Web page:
This talk presents a personal view of the causes of, and solutions to, tropical deforestation. Following a brief review of the environmental, social and economic importance of forests, I look at the main causes of deforestation and forest degradation, both the direct or immediate drivers and the underlying causes. Most of these are values or consumer education-related. But some, like those associated with poverty drivers, are more nuanced. I will then look at some of the main international strategies that have been promoted to counteract deforestation. The presentation particularly explores the ‘win-win’ potential of a ‘rights-based’ approach that involves supporting the land rights and forest management practices of forest-dependent communities, especially indigenous peoples. Ultimately, any effective and durable solution comes back to global governance and the values that underpin it.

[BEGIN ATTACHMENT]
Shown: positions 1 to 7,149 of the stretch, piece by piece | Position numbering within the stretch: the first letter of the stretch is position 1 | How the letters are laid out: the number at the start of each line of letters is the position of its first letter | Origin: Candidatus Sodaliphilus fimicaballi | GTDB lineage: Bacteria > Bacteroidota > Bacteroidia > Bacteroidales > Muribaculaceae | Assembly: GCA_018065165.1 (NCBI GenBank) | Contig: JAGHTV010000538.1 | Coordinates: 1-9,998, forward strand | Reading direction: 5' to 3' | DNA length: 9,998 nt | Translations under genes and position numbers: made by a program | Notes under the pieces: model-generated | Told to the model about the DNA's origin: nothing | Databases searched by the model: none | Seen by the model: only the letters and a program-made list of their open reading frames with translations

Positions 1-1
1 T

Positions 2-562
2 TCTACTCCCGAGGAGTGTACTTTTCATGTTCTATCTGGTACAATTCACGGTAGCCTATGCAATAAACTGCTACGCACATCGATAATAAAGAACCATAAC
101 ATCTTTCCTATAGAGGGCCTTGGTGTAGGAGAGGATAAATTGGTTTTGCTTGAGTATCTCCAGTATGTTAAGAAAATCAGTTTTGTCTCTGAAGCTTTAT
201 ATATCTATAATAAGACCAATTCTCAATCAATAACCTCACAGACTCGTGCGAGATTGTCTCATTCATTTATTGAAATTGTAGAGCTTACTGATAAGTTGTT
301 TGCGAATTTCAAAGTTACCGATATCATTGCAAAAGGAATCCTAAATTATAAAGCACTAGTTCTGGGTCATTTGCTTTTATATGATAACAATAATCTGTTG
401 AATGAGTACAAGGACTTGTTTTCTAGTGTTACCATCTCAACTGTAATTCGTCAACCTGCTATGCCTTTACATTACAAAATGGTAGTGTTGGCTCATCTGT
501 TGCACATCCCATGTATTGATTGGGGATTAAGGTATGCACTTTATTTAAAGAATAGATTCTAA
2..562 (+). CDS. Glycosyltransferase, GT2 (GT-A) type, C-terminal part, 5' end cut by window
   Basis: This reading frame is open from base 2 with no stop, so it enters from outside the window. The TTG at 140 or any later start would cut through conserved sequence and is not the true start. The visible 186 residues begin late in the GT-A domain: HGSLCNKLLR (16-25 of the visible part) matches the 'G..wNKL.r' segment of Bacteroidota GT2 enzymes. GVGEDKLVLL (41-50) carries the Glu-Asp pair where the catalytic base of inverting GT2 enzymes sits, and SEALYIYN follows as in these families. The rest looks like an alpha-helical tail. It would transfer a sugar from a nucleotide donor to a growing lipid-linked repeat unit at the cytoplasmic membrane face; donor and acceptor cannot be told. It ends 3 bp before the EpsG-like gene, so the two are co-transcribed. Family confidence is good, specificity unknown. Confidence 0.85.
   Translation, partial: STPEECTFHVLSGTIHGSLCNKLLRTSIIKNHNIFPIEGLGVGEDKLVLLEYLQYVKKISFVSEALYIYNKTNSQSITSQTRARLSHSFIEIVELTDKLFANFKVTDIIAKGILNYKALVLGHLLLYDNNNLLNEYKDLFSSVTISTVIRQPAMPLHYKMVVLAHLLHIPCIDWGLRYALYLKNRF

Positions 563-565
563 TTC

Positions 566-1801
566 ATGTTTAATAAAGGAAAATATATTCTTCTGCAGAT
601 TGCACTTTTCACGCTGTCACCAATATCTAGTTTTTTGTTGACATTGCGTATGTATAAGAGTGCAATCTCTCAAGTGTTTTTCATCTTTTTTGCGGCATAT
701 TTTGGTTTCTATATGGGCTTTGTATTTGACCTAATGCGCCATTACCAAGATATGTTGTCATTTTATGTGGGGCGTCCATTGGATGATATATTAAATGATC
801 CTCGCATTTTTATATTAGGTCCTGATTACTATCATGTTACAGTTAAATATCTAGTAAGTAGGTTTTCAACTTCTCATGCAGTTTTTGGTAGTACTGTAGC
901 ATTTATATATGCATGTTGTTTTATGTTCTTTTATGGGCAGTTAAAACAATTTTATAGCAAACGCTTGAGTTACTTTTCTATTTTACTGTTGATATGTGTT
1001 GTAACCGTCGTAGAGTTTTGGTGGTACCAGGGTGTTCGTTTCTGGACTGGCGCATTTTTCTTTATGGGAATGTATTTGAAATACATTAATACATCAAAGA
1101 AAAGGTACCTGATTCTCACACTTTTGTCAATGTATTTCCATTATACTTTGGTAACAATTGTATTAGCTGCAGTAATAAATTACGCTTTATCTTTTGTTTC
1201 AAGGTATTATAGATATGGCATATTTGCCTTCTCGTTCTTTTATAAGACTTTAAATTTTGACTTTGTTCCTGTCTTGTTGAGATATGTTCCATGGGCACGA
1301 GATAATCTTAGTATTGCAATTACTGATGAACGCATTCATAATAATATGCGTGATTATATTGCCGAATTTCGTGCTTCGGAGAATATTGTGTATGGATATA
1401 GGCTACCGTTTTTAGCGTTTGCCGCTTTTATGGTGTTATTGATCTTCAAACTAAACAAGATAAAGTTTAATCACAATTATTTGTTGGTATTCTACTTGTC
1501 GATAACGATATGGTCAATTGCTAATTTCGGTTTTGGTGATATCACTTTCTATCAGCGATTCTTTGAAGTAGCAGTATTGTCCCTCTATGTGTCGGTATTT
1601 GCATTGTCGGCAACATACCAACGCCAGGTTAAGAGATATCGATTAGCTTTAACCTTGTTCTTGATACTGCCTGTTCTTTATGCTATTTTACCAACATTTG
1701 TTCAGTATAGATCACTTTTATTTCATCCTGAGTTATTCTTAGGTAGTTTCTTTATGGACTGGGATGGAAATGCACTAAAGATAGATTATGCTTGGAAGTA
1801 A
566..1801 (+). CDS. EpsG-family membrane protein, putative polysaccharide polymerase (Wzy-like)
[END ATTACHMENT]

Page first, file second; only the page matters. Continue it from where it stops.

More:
Dr. Michael Richards’ article “Deforestation – What is Causing it and How can we Prevent it?” was published in the September 2014 issues of IEF Leaves https://iefworld.org/newslt63 and is also available here: https://everlastingearth.box.com/v/Richards-Deforestation
Dr Michael Richards is a natural resources economist with 40 years experience in Latin America, Asia and Africa. He has worked in Malawi, Sri Lanka, Mexico, Honduras and Ghana. Since the early 1990s his work for various international NGOs and UN agencies has focused on policy, and social and institutional issues around the sustainable management and conservation of tropical forests.
The fourth lecture on Saturday 27 March 2021 was on:
Discourse: A Baha’i Perspective
presented by Dr. Stephen Friberg. The lecture is now posted on the IEF webinar playlist at https://tinyurl.com/7p09o73q.